Saving Money on Everyday ItemsFebruary 15, 2010
Personal expenses are usually classified as discretionary because they are generally quite flexible. And as such, we tend to overlook their importance when it comes to budgeting and saving money. This is the category that people keep the least track of because they really don’t want to know how much money they are wasting. Here are some tips for lowering personal expenses in three areas: clothing/appearance, communications/cell phones, and funeral arrangements.
Buy used clothing. According to the U.S. Bureau of Labor Statistics’ most recent Consumer Expenditure Survey, the average consumer spends about $1,850 a year on clothing and its upkeep. You can potentially cut that in half by shopping at consignment shops, auctions and thrift stores.
If you must buy new, buy in the off season. This is especially great for kids’ clothes because you know they generally go up one size each year. Plan ahead and budget for this. You can also buy clothing at name-brand outlets, factory outlets, or secondary department stores (where department stores send their overstocks).
Buy less cost-related clothing; choose fabrics and designs that are easy both to wear and maintain. Watch out for “Dry Clean Only” and instead choose garments that you can care for at home.
Cut back on makeup and perfumes. Or look for sales and buy generic brands. Most people won’t notice the difference.
Donate old clothes to charitable organizations and keep track of their values to use as a charitable donation tax write-off. Go to http://www.itsdeductible2.com for a guide on the value of donated items.
Instead of calling, use e-mail. It’s free (if you already have an Internet connection) and you will save money on your long distance phone bill. Also, comparison shop long distance plans and find one that works well with your calling style.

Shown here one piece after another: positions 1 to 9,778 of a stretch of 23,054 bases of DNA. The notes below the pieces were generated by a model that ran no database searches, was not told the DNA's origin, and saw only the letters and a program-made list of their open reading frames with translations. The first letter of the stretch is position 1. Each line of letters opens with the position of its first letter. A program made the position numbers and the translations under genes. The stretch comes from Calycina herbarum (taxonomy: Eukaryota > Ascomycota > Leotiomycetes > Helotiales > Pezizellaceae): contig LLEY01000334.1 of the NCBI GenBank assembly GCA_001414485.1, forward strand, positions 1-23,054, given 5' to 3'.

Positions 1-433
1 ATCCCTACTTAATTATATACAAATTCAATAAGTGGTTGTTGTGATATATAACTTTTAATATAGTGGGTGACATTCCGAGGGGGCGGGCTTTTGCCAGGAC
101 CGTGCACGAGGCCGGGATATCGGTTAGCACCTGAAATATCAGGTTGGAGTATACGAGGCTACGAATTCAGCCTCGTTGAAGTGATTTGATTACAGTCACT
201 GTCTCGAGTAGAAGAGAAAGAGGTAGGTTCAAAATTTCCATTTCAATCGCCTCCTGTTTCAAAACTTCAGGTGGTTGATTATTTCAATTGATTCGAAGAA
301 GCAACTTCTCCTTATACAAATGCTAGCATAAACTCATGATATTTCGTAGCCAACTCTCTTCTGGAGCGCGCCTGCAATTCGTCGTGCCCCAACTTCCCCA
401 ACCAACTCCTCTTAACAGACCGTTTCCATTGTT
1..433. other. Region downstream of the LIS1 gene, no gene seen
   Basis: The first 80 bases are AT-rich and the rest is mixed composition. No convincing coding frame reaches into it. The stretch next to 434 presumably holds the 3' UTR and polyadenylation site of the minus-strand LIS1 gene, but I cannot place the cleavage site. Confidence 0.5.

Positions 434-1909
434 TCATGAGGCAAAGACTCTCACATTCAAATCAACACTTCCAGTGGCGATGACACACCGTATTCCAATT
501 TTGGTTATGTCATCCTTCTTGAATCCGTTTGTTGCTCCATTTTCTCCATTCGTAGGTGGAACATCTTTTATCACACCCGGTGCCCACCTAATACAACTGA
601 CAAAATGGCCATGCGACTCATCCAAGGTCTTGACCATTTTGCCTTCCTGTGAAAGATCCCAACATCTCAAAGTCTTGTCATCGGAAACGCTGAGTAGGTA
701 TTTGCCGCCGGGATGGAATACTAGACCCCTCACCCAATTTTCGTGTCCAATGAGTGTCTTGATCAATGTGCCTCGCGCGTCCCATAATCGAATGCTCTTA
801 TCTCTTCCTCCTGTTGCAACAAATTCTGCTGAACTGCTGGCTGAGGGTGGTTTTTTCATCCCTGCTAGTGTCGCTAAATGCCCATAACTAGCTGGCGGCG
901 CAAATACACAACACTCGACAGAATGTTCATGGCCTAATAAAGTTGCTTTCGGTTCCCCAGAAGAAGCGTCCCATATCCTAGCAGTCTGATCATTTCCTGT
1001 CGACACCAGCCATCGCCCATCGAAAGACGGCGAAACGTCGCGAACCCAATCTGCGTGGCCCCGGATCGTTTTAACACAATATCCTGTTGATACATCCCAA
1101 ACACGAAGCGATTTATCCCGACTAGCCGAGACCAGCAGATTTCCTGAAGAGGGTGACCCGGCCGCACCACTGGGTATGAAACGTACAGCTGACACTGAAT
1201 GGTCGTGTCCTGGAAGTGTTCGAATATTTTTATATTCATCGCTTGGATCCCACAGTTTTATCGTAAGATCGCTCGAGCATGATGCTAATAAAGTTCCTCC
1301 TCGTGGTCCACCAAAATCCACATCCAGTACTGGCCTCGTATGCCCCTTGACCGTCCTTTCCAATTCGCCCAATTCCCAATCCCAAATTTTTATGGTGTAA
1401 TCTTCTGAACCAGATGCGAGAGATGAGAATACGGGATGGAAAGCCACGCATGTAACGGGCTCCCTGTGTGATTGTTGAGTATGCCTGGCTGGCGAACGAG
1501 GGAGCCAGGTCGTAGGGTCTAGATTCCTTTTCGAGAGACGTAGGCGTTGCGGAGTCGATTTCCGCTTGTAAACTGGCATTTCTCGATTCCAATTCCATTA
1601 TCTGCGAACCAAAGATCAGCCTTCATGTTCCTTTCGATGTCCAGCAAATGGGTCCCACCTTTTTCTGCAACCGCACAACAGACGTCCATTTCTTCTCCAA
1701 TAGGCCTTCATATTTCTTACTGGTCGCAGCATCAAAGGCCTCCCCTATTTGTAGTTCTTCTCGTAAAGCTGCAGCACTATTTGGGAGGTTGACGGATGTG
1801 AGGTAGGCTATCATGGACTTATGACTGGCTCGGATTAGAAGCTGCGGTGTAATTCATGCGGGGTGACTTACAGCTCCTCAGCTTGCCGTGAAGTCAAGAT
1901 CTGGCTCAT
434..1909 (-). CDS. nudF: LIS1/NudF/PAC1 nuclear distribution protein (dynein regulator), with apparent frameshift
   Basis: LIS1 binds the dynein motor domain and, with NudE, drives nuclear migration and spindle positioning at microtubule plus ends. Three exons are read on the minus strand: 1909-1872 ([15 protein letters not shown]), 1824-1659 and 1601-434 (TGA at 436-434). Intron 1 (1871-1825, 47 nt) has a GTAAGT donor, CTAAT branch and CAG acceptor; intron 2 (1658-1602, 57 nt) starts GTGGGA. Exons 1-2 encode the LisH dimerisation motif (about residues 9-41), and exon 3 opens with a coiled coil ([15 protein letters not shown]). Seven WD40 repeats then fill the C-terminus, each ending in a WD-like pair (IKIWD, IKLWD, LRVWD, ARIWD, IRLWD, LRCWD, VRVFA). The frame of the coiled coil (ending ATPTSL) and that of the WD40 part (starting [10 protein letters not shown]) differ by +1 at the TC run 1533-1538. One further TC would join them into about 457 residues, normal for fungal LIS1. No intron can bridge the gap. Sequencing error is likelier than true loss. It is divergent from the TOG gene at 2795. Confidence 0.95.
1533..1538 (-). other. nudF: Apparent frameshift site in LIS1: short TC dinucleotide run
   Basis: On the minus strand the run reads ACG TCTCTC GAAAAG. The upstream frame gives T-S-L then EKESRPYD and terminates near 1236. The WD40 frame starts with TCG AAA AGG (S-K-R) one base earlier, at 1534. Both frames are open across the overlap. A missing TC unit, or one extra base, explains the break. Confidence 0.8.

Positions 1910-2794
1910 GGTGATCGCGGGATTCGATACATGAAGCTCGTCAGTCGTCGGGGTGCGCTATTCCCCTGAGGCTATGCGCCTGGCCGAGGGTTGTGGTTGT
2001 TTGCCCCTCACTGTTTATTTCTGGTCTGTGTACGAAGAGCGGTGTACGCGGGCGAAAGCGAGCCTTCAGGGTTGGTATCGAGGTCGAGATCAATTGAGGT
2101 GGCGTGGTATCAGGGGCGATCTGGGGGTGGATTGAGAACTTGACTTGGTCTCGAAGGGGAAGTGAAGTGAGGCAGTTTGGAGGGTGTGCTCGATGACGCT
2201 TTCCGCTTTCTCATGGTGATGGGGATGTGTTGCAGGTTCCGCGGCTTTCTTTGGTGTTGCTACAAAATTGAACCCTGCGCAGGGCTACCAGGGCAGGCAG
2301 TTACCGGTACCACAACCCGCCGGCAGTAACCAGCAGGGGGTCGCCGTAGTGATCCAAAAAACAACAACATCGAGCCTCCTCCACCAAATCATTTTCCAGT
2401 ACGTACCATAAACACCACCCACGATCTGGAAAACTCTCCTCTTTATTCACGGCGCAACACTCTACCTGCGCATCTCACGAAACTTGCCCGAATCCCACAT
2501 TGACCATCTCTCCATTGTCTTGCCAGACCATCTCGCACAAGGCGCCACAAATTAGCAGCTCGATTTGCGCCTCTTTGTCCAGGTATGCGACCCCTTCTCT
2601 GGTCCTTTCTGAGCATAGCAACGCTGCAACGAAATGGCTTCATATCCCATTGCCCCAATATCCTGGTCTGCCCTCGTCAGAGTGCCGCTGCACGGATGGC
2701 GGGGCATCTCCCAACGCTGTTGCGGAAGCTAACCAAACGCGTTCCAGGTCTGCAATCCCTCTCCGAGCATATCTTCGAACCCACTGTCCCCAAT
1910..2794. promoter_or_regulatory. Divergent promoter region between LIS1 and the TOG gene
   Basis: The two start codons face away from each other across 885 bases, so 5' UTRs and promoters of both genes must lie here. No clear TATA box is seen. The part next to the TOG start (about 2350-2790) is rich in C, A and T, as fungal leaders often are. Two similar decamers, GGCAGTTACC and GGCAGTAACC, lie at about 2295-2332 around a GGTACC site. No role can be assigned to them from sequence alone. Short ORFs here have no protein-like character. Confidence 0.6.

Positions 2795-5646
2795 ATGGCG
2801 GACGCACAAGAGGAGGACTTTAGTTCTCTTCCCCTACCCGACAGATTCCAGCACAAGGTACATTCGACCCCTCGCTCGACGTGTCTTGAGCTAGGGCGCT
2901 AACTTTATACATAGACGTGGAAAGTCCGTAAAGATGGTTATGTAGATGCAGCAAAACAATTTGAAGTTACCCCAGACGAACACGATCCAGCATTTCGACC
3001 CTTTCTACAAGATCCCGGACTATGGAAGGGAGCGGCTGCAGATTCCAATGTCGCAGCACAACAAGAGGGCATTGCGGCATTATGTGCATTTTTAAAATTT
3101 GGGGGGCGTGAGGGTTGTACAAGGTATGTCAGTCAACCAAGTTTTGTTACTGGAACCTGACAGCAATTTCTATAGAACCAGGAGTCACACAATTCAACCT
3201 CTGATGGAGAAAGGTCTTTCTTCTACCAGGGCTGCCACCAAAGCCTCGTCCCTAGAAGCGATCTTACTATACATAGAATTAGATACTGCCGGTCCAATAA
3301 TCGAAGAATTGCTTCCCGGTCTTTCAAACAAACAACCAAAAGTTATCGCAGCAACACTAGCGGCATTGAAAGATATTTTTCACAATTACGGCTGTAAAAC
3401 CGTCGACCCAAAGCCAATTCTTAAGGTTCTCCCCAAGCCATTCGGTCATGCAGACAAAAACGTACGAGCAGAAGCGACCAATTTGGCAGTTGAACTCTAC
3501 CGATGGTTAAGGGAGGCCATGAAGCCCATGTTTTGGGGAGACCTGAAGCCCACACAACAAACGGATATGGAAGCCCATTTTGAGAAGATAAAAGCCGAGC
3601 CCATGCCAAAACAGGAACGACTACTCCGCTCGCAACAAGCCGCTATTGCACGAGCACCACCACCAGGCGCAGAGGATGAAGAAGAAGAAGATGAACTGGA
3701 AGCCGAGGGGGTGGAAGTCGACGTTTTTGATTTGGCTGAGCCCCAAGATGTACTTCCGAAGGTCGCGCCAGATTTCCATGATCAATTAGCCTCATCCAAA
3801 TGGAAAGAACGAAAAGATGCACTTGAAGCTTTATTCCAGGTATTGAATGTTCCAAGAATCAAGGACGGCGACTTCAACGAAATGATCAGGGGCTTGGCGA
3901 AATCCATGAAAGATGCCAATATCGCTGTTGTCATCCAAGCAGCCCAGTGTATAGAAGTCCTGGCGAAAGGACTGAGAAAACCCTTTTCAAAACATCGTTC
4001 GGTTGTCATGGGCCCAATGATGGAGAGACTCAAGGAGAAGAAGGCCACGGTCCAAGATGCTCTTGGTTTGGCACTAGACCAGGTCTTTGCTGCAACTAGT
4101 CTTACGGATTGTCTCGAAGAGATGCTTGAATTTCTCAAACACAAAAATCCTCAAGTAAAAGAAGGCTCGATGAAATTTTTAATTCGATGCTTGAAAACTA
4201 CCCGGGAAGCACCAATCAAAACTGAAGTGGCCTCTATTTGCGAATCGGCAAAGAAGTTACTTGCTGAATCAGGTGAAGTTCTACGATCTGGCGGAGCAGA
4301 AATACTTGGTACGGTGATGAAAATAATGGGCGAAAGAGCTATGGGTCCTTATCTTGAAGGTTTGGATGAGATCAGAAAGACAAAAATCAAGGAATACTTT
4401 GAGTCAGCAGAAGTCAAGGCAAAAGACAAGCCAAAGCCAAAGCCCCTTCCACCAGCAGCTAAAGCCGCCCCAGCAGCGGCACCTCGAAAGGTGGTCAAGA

Write a letter. It only costs a bit more than a quarter to send and it will help you improve your writing and communication skills.
Keep track of your calling minutes to make sure you don’t go over your allotted time. Most long distance and cell phone companies have high charges for extra minutes. If you consistently exceed your plan’s minutes, upgrade your plan. The extra monthly cost for the next step up is usually much less than the extra charges for more minutes.
Shop around for cell phone plans. Cell phone companies and plans vary widely, so compare carefully. Now you can even take your cell number with you if you switch providers. Before switching from your current company, call them and tell them you are about to switch and see if they will match or beat their competitor’s offer.
Make your wishes known about your funeral, memorial, or burial arrangements in writing. Don’t leave this decision to the ones you leave behind.
Before selecting a funeral home, call several and ask for prices of specific goods and services, or visit them to obtain an itemized price list. You are entitled to this information by law and, by using it to comparison shop, you can save hundreds of dollars.
Many funeral homes offer prepaid plans, but be cautious about prepaying because there may be risks involved. For information about the least costly options, which could save you several thousand dollars, contact a local memorial society, which is usually listed in the Yellow Pages under funeral services.
Keep your discretionary spending in check by modifying your spending habits. Evaluate your apparel and communications spending and see how you can improve. Jot down your wishes concerning your future memorial service and put them with your will and trust. Downsize or even eliminate those extra dollars that just disappear each month and put them to good use, such as paying off debt or investing. Soon you’ll be on your way to a healthier financial you.
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